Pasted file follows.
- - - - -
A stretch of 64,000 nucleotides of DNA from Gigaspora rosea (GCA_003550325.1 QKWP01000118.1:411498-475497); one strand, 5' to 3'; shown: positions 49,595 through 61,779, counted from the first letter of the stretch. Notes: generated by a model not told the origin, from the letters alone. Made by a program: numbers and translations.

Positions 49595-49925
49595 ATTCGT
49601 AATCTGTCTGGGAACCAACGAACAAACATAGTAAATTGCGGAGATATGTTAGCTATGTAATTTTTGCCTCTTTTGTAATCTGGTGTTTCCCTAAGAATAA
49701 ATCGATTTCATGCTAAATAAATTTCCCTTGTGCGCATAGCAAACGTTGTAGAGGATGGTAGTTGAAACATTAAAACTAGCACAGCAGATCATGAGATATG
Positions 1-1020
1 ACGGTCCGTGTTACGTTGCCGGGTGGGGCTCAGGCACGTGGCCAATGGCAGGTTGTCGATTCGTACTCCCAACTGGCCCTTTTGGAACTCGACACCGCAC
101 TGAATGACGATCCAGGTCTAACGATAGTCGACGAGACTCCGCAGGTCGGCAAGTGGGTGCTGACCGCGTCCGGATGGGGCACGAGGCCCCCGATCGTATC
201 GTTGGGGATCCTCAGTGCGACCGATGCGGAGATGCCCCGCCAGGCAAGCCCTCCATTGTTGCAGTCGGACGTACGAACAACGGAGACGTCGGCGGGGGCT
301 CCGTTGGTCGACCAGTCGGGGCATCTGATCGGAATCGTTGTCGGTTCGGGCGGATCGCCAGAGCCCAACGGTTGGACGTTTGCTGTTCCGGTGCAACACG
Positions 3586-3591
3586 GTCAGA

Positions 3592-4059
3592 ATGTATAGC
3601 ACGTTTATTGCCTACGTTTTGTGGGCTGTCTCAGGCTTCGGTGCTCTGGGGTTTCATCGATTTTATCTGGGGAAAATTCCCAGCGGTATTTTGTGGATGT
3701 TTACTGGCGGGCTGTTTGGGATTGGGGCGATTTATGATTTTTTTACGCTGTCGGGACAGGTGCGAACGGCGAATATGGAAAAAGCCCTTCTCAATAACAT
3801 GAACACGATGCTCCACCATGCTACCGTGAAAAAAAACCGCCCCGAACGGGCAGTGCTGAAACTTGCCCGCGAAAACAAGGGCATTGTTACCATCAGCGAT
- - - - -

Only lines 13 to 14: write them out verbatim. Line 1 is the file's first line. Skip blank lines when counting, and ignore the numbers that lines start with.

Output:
Positions 3592-4059
3592 ATGTATAGC